Massachusetts Governor Bans Gatherings of 25 or More People, Orders Schools Closed, Restricts Bars and Restaurants To Takeout

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No gatherings of 25 or more people, no public or private schools open, no restaurants or bars serving customers on the premises, no elective surgeries, no visitors to nursing homes.

Massachusetts Governor Charlie Baker announced draconian restrictions on public life shortly after 6 p.m. Sunday, March 15 to try to slow the spread of coronavirus.

Monday, March 16 is the last day bars and restaurants can have patrons in their establishments – starting Tuesday, March 17, they can offer food to go but not on the premises.

Grocery stores and drug stores will remain open so people can get food and medications.

“I realize these measures are unprecedented, but we’re asking our residents to take a deep breath, and understand the rationale behind this guidance,” Baker said during a press conference Sunday evening.

Schools will be allowed to open on Monday, March 16, but the governor ordered them closed from Tuesday, March 17 until Monday, April 6.

The governor also mentioned “faith-based events” as among those restricted to less than 25.

The Roman Catholic Archdiocese of Boston and the Diocese of Springfield cancelled all public Masses starting this past weekend, but the other two Catholic dioceses in the state – Worcester and Fall River – maintained public Masses through the weekend.

As of 9 p.m. Sunday, March 15, the bishops of Worcester and Fall River had not yet issued a public statement following Baker’s most recent announcement.

Many Protestant churches cancelled Sunday services. Some, such as Park Street Church in Boston, livestreamed church services while asking their congregants not to come to the church that day.

Nonessential elective surgeries are banned starting Wednesday, March 18, said Marylou Sudders, secretary of the state’s Health and Human Services department.

Sudders said the ban on visitors to nursing homes includes an exception for end-of-life situations, including hospice care.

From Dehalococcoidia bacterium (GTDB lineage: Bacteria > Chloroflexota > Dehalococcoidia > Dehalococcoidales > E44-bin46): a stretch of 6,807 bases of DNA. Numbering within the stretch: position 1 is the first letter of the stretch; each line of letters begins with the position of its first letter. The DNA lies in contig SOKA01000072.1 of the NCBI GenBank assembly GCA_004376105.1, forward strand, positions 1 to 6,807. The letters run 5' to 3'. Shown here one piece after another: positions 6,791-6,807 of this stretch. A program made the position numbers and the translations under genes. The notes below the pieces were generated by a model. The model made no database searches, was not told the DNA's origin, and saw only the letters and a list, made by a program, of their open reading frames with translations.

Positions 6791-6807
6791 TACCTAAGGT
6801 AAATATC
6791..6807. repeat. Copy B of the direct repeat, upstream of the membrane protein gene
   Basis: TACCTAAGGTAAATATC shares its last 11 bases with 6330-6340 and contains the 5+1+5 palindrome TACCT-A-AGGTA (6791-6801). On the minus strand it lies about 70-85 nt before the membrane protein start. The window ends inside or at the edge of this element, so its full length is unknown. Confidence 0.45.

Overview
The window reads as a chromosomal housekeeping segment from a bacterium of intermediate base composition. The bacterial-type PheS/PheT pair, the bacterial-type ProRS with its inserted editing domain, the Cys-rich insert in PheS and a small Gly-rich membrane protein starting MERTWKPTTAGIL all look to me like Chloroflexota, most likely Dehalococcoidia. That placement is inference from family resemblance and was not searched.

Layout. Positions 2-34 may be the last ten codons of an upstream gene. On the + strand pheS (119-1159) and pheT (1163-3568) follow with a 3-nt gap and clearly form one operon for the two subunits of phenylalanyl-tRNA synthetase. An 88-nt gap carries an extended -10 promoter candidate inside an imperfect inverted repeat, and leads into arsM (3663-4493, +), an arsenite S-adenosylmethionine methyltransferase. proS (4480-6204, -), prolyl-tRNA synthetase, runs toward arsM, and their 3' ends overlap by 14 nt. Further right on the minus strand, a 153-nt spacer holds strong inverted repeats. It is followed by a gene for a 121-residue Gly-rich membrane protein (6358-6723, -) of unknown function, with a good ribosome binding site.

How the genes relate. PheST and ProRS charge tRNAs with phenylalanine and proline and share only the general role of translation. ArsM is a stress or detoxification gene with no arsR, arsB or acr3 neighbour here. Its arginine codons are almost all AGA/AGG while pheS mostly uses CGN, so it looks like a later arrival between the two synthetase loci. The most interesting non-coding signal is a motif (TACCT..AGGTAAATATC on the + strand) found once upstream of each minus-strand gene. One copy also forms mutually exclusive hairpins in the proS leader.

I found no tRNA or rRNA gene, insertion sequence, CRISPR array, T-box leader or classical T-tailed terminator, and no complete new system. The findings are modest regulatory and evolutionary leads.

Pharmacists will be allowed to make hand sanitizer, to try to address the shortage, she said.

Massachusetts had 164 cases of coronavirus as of Sunday, March 15, up from 138 the day before, said Monica Bharel, the state’s commissioner of public health, during the governor’s press conference Sunday evening.

“We are going to see more cases in Massachusetts,” Bharel said.

So-called “community spread” – meaning state officials can’t trace where all the cases came from – in various parts of the state led Baker to up the ante on state restrictions.

Seven of the 14 counties in Massachusetts have reported community spread:  Suffolk (which includes Boston), Middlesex (the state’s largest county), Norfolk, Essex, Worcester (which includes the city of Worcester), Hampden (which includes Springfield), and Berkshire.

Only 799 people had been tested for coronavirus by the state’s public health laboratory as of Sunday, March 15, Bharel said. That’s up from 475 tested on Saturday, March 14. She said new guidance from the federal Centers for Disease and Prevention enables state officials to test more people more efficiently.

Since more labs can now test people, the total number of people tested is now 969, Bharel said.

State officials are planning to loosen various bureaucratic requirements for Massachusetts residents.

The state is easing restrictions and requirements for applying for and receiving unemployment benefits.

The Massachusetts Registry of Vehicles is supposed to delay deadlines for motor vehicles, Baker said.

A reporter asked Baker whether the state will extend tax filing deadlines.

“That one’s on the radar, too,” Baker said.

Baker called on Massachusetts residents to offer “a friendly check-in” for neighbors, friends, and relatives.

The state government has a web page dedicated to updates on the coronavirus.

The governor noted that life in Massachusetts has changed dramatically since seven days ago, when he got his head shaved for charity.

“That honestly feels like a million years ago,” Baker said.